a review to ensure everyone is working in harmony and building the bid messages in a
cohesive way. Only when the storyboards are approved by the team does the actual writing
begin. This feels very uncomfortable for many bid contributors, who feel they could have

dashed off the words by now, but getting the overall structure and messages right up front
makes for a much easier finale.
The last checkpoint should be the red team review, which is where the final draft of the
completed document is validated by an independent team. They check if it complies with all
aspects of a winning bid including that it addresses the customers true needs, it
differentiates well from the competition and it is professionally written and presented.
Finally, make sure your plan has contingency, but dont make the Quality Assurance (QA)
and production tasks your contingency period they are as important in the whole process
as any other step.
Step 4: Communicate, communicate, communicate. Depending on the length of the
bid response period, daily or weekly checkpoints are essential to keep everyone on the same
page and handle issues arising swiftly and effectively. Create a standard agenda, for
example:

Actions: from previous checkpoint if relevant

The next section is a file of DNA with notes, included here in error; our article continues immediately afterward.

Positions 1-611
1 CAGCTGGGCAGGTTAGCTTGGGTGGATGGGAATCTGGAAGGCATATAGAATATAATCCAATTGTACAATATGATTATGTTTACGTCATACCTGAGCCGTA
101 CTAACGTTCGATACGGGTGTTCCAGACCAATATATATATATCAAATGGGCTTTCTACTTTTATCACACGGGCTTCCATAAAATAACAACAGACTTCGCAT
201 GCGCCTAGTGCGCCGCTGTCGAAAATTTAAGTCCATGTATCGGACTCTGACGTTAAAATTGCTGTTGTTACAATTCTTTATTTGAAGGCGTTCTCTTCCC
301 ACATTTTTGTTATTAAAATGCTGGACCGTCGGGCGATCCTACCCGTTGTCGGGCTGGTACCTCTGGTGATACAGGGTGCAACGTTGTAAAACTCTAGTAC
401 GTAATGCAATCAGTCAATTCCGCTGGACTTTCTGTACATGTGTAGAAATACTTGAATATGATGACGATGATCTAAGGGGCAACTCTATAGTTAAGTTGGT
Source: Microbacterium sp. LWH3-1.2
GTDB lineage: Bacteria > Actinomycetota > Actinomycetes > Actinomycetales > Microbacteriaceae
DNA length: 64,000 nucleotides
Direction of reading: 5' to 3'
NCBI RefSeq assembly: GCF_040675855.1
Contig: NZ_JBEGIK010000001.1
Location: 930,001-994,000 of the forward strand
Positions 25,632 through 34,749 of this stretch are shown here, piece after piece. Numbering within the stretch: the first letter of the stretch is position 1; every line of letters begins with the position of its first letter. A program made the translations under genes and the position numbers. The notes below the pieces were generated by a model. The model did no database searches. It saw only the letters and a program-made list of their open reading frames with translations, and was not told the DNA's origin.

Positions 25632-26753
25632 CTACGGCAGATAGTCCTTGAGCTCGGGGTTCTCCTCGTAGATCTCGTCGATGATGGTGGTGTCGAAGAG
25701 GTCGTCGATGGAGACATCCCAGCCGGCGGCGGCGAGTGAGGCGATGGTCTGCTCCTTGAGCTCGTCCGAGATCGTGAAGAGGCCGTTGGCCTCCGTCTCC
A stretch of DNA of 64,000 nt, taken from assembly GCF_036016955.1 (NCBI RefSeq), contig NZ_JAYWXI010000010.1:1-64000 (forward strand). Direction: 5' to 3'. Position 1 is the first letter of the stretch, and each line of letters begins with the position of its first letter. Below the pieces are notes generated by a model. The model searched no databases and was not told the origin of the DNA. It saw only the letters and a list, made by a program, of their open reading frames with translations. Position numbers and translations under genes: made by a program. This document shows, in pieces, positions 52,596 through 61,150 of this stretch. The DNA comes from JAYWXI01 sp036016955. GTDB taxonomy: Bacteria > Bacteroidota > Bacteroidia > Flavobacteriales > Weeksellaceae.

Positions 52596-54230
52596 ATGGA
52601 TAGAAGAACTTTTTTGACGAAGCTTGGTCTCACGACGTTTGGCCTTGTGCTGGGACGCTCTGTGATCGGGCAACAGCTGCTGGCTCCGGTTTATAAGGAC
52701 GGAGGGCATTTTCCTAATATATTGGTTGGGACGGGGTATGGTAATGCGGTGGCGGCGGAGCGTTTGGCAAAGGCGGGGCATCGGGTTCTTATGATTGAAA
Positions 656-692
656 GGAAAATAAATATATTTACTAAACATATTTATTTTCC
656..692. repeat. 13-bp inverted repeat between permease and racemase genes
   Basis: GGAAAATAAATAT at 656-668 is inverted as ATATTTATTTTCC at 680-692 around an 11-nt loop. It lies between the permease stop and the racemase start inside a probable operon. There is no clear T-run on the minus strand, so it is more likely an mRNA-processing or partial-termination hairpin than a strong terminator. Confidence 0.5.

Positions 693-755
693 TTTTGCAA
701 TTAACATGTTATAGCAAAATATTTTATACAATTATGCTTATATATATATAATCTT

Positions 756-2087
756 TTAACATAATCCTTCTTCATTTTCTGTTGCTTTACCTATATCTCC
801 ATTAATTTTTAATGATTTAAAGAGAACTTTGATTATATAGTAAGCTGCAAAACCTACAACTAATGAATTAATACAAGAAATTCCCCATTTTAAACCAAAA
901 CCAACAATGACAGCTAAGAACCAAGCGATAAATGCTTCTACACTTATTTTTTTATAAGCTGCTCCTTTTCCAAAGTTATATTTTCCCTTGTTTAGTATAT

New information: assessment and implications Issues arising: from each team
member action plan to resolve

Timeline check: all on schedule or re-plan required?

Ideally, stick to the same time every day or week. The meetings should be short, focused
and compulsory. This gets everyone into a rhythm and keeps the project flowing gracefully.
Step 5: Always be planning. There is a saying a plan never survives the first
engagement with the enemy and throughout the bidding process various issues will come
along to throw you off track; new information, bid question responses, illness, technology
problems, to name but a few possibilities. It is acceptable to undertake re-planning along the
way, and you will have included some contingency in the schedule, but a reminder not to
regard the QA, production and dispatch time as contingency. This time should be sacrosanct
as there is no point producing perfectly honed words and then submitting a poorly presented
and packaged document. Equally, realise that if you are struggling to complete the bid on
time, this may indicate that you are not really on top of the game and you should consider
whether or not to continue.
Step 6: Dont be afraid to pull out. Its a brave decision to pull out when you have
completed so much, but it is valid to pull out right up to the point of submission if something
changes and indicates your bid is not going to be a winning performance. In particular, if the
red team results in significant change, consider if the recommended rework is feasible in the
remaining time and if you can re-establish a winning position. Note, however, that if you
follow all the previous steps, the number of times you will end up in this position will be few
and far between.
These steps are just a starter for ten and give a flavour of some of the key thought
processes and activities required to achieve a well-choreographed bid. Bid management is

professional discipline that is built with time, experience and training. If you are serious
about bidding and winning more with less stress, consider carefully how you will establish
this capability in your business.